The Project of the Year Award was instituted in 2019 after discussions with the Design Jury who commented that there is always one project that stands out above the rest. It is not given every year as it is up to the jury of that year to make that choice.
Below are all the Projects of the Year that have been awarded with this distinction.
Timber City | Gray Organschi Architecture
The growth and urbanization of global populations anticipated over the next several decades will create an enormous demand for buildings and infrastructure. As cities expand in size and density, the manufacturing of materials required for constructing mid- and high-rise urban buildings will create a significant spike in greenhouse gas emissions. This carbon debt could take decades to offset through operational energy efficiencies alone.
A small interdisciplinary team of architects, forest and industrial ecologists, social scientists and climate change researchers gathered in New Haven, Connecticut and Potsdam, Germany to consider the possibility of exploiting an anticipated global building boom as a means to mitigate rather than exacerbate climate change. Could the use of bio-based, carbon-storing materials such as timber, bamboo, and other forms of plant cellulose to construct dense urban building landscapes serve as a technique to offset the production stage emissions produced by the extraction and manufacture of building components?
Our transdisciplinary team of authors focused on concerns about the feasibility of sustainable forest harvest at the global scale and weighed a variety of potential mechanisms for the transfer of woody plant material into urban building structures, ultimately designing a study that assessed the relative potential of major structural materials to either accelerate or mitigate climate change, an approach described in a Nature Sustainability “Perspective”.
Residential Project of the Year
Slice House | Joeb Moore & Partners Architects
Photography: David Sundberg, ESTO
Slice house is located on a site with glacial till and bedrock typical of Fairfield County. The new building is sited to fit between existing rock outcroppings and trees on the property. A T-shaped parti creates three distinct outdoor spaces: an arrival court to the north, a pool and entertaining terrace bermed between the house and a high knoll at the east, and a stepped dining terrace perched above a rocky slope to the west looking towards a reservoir.
The house itself is organized into three wings: formal living, informal living and support spaces, anchored to the site by a masonry wall. The void space between these three wings utilizes light and reflection to connect vertically between each story of the house as well as laterally to each wing and to the landscape beyond. Apertures function as gaps or slices to reinforce the transition between the three wings of the house. Windows and openings are lined with reflective metal panels that bounce light and landscape views into the interior spaces, while indexing the surrounding temporal environment on the building facade.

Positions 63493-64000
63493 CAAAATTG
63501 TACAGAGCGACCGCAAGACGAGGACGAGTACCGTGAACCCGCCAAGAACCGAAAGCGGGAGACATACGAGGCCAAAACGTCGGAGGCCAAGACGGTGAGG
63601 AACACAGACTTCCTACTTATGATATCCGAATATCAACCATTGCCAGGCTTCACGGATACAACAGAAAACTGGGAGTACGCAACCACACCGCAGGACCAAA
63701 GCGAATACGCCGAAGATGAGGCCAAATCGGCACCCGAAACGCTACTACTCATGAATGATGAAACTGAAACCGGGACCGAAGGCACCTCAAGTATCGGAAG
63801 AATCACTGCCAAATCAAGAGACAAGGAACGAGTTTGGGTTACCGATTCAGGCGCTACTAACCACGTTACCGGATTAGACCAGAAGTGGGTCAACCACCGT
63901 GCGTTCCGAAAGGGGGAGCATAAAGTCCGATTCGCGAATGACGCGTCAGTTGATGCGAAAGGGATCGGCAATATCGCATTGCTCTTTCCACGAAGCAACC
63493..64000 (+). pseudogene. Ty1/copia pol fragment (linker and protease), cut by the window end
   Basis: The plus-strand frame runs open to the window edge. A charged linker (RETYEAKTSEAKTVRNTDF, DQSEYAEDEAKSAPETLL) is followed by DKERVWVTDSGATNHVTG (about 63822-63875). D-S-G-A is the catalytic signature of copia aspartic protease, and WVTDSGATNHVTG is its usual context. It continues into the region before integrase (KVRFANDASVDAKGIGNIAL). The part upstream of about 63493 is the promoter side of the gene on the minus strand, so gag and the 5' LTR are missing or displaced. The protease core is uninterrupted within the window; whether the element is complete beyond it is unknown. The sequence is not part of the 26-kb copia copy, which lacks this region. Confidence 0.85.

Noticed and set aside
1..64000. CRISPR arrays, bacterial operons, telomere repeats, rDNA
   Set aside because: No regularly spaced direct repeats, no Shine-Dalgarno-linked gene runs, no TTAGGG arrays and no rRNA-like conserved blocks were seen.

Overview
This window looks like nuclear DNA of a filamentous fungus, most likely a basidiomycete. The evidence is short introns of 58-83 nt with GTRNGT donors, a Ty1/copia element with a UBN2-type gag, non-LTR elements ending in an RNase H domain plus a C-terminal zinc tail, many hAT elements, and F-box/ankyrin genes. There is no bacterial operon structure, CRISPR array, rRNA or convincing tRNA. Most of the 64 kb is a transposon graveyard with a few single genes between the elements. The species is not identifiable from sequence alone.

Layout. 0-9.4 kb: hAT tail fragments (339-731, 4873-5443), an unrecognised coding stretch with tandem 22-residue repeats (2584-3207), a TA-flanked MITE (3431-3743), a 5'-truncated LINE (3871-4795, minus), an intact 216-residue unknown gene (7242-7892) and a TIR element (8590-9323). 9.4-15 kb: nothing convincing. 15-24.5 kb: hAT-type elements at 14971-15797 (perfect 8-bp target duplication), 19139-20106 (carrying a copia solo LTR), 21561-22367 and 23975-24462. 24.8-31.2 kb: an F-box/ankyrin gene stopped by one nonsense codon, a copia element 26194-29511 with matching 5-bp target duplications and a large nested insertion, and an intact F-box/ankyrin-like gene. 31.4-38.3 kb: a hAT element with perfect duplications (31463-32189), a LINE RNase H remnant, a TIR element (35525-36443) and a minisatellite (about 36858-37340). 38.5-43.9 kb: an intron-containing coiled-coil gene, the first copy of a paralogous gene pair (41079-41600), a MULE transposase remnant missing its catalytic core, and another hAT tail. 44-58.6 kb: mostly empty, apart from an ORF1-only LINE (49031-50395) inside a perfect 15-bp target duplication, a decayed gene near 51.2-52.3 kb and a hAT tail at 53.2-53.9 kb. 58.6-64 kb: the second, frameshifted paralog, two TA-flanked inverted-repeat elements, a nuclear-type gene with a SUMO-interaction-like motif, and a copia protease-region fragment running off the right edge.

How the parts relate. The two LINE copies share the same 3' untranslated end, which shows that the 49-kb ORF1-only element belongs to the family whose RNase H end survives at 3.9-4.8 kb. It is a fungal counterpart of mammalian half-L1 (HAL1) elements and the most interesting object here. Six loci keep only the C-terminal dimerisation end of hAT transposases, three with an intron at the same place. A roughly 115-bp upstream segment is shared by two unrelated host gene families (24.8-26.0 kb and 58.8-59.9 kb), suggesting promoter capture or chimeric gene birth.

Commercial Project of the Year
Karsh Alumni and Visitors Center, Duke University | Centerbrook Architects and Planners
Photography: Peter Aaron
Adjacent to Duke’s main entry to its west campus and the undergraduate and graduate admissions centers, the Karsh Alumni and Visitors Center welcomes visitors as it celebrates Duke’s storied past and promising future.
The complex of four buildings was conceived as a pedestrian village within woodland, organized around a central court and wood cloister. This maintains Duke’s identity as a “University in the forest,” as it concentrates built development to optimize the surrounding woods to be a sustainable and continuous matrix of flora and fauna.
Duke stone (quarried locally) is the exterior base for the large Events Pavilion with precast stone above, as seen on Duke’s campus. The exterior masonry wings contrast with the Events Pavilion’s central steel and glass pavilion; this juxtaposition is reversed in the attached Meeting Pavilion, with glass wings off a solid center. The surrounding terraces of bluestone at the entry and arcades are flush with interior floors for accessibility. Next door, the Forlines House, is an historic preservation, restored for public meetings and offices
The project meets Duke’s proprietary green standards commensurate with LEED Silver.
Hancher, University of Iowa / Pelli Clarke Pelli
Photography: Jeff Goldberg/ESTO
In 2008, Iowa City experienced a 500-year devastating flood that caused more than $700 million worth of damage on the University of Iowa campus. It was only a matter of time before Hancher Auditorium—the epicenter of performing arts on campus—was submerged in high-flood water and ultimately destroyed.
The new Hancher now conforms to FEMA’s 500-year-flood criteria and sits on a hilltop overlooking the river that destroyed it a decade ago. The design responds to its site and context on the exterior, and to its program and planning on the interior. The exterior is inspired by the nearby Iowa River, sweeping horizontal forms emulate the river’s curve. The interior opens upward, spanning multiple levels. Rehearsal space, a café, costume shop, and an 1,800-seat proscenium theater provides students and guests the necessary environment for creative expression. Design emphasis was placed on accessibility, transparency, flexibility, and sustainability, and meets the university’s goal of a 30% energy cost reduction to acquire a LEED Gold rating.